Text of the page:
- The Washington Times - Sunday, August 13, 2006

One of the stumbling blocks United Nations negotiators are facing as they draw up the draft resolution aimed at stopping the fighting between Israel and Hezbollah is the kind of force to deploy in south Lebanon.

The first hurdle the Security Council will have to overcome in establishing a U.N. force is to decide if it will be an observation force, a peacekeeping force or a deterrent force. The job of an observation force is simply to monitor the armistice and to report breaches of a cease-fire to the Security Council. It has no authority to intervene in a conflict.

A peacekeeping force acts more along the lines of a police force with extra vigor, and may use force to implement the agreement as set up by the Security Council.

A deterrent force, on the other hand, may be tasked with using force to keep both parties in line.

Israel would like to see a force “with teeth” deployed, one capable of keeping Hezbollah in tow. For its part, Hezbollah would prefer an observation force.

Unless all warring factions agree to the force’s composition, odds of it failing are practically guaranteed. That is why the make-up of this new force, whose job in part will be to back up the Lebanese army in securing the south, is of paramount importance.

Right out of the gate that rules out sending American troops, who would find themselves in open confrontation with Hezbollah militiamen. Current Middle East politics also rules out dispatching British troops because of their involvement in Iraq, and because of the United Kingdom’s tight alliance with the Bush administration. But other countries such as France, Italy and Spain could be contributors, as of course could a number of Muslim nations such as Turkey, Morocco, Saudi Arabia, Pakistan, Kuwait and Nigeria. And we cannot forget neutral countries such as Brazil and Argentina.

South Lebanon has had a U.N. force in place since 1978: UNIFIL — the United Nations Interim Force in Lebanon — when Israel earlier invaded the country, occupying land up to the Litani River. And from the very first day of its deployment, UNIFIL ran into serious problems.

The first contingent to arrive and take up positions in the south following Israel’s incursion were French troops commanded by a no-nonsense veteran of previous colonial wars, Col. Jean Salvan. Within days of his arrival Palestinian gunmen ambushed Col. Salvan, seriously injuring him.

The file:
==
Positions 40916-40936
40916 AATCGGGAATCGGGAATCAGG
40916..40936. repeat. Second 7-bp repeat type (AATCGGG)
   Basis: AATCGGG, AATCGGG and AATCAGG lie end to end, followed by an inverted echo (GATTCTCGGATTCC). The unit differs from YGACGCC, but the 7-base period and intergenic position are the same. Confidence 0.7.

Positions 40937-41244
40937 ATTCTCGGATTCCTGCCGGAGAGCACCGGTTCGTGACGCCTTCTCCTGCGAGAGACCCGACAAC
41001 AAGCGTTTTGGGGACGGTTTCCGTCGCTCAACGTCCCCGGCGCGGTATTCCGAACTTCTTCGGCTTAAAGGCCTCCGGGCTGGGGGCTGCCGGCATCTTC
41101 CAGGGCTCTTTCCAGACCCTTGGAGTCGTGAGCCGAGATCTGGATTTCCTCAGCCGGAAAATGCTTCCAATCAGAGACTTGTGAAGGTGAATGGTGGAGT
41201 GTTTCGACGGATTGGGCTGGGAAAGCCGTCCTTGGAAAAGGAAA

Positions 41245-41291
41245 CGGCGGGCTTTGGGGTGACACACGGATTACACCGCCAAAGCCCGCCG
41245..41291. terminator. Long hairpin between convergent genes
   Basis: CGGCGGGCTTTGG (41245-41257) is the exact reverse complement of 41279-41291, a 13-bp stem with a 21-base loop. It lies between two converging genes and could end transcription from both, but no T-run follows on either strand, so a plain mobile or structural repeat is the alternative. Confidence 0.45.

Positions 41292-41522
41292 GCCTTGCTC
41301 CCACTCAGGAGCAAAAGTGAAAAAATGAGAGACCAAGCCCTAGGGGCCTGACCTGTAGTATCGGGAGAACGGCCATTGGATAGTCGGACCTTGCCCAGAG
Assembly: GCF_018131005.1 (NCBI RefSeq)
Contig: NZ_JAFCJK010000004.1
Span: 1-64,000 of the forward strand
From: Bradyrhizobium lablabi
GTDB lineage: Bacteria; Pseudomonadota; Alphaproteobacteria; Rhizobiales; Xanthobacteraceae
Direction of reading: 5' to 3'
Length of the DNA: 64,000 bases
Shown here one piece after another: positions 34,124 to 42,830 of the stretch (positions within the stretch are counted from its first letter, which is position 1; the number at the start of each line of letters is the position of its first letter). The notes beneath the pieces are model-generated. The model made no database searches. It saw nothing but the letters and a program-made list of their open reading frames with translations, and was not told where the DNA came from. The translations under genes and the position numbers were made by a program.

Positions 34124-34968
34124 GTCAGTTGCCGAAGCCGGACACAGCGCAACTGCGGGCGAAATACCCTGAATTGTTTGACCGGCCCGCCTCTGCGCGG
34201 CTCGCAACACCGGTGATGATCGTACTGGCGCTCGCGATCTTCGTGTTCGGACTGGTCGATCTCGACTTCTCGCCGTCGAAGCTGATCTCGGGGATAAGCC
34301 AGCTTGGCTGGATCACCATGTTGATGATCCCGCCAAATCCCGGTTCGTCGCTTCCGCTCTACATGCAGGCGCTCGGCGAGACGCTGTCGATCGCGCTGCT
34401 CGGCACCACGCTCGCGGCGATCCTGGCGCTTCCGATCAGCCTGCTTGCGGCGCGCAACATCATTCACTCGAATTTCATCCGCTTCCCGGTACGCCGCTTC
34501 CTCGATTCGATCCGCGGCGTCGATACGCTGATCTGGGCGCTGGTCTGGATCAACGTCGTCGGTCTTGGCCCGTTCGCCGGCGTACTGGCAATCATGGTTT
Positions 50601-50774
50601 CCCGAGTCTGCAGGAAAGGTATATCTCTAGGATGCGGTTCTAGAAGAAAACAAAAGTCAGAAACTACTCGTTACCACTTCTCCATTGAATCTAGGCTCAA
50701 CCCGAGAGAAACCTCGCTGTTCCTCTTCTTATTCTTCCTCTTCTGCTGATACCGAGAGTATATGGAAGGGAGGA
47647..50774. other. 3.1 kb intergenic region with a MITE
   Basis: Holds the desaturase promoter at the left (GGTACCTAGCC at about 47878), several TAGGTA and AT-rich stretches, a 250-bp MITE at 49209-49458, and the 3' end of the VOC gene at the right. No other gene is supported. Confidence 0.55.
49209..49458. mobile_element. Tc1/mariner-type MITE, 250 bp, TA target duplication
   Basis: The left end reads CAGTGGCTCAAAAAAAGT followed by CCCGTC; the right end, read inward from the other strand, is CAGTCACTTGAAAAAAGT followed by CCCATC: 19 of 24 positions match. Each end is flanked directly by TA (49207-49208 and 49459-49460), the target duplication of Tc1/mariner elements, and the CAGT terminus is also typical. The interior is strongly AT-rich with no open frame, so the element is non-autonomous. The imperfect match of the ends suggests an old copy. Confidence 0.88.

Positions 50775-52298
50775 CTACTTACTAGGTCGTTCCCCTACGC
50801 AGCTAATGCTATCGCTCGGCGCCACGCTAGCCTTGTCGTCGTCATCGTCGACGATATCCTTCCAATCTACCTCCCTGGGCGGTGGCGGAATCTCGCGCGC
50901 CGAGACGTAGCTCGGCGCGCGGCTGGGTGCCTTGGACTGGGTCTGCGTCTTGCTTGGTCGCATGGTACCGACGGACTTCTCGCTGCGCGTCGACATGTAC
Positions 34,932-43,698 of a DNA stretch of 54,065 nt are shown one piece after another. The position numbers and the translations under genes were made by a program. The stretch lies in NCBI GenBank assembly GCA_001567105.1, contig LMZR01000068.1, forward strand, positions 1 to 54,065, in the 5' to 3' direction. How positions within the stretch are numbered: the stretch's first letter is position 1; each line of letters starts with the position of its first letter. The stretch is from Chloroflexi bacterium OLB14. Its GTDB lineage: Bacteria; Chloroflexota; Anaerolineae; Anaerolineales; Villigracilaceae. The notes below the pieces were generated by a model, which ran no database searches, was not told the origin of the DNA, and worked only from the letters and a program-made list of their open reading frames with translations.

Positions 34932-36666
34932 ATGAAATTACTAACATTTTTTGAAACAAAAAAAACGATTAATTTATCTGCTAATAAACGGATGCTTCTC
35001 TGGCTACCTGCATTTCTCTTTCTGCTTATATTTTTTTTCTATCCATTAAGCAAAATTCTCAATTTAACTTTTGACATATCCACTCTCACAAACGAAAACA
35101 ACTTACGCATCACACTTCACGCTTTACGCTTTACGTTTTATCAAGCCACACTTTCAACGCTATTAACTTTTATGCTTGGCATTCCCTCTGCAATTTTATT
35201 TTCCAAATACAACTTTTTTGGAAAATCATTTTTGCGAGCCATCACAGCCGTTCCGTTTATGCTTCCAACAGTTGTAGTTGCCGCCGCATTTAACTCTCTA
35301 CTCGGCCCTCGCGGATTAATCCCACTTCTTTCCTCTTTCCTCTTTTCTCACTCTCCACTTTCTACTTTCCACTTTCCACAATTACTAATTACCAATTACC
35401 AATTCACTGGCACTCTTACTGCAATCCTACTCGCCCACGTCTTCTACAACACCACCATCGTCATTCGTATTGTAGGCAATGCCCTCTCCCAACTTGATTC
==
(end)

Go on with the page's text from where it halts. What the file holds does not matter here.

Initially composed of some 6,000 men from about a dozen countries, including France and (pre-revolution) Iran, UNIFIL was mandated for a period of six months (renewable) to observe and to try to prevent Palestinians from introducing weapons into the area under the their control. An area previously occupied, held and “cleaned” of Palestinian resistance fighters by Israel was handed over to UNIFIL. Does history not seem to repeat itself?

By and large, UNIFIL has, despite the best of intentions, proved to be inadequate in preventing Palestinian fighters from returning into their area. Nor was UNIFIL able to prevent Israel from reoccupying Lebanon again in 1982.

But history may yet be kind to UNIFIL, as the U.N. Security Council may create a new role for UNIFIL as the vanguard of the new U.N. force. Mandating UNIFIL could in fact become part of the solution to what is holding up the draft resolution.

As a first step Lebanon is demanding an immediate cease-fire and a complete withdrawal of all Israeli forces from Lebanese territory, including from the disputed Shebaa Farms. Israel instead wants a gradual pullout, with the U.N. force moving in as its troops move out, and the Shebaa Farms coming under U.N. administration until a later time when a final resolution regarding its status may be found.

One way out of the current impasse could be to deploy a re-equipped and rejuvenated UNIFIL along with units of the Lebanese Army, as Israel pulls out in measured steps.

There are two important points that U.N. negotiators must not lose sight of. The first is that failure to reach an agreement will result in renewed — and undoubtedly more ferocious — fighting. That will result in more deaths and will create even more refugees.

The second point is that winter is only a few short months away, and with close to 1 million internally displaced people living under tents, in public parks and in schools, a disaster of major proportions is in the making unless the refugees can return to their homes before the cold weather sets in.

And if the Lebanese government is unable to provide shelter and social services for the refugees, they may well turn to Hezbollah, who has provided for them in the past.

And once again, history may be repeating itself.

Claude Salhani is international editor of United Press International.

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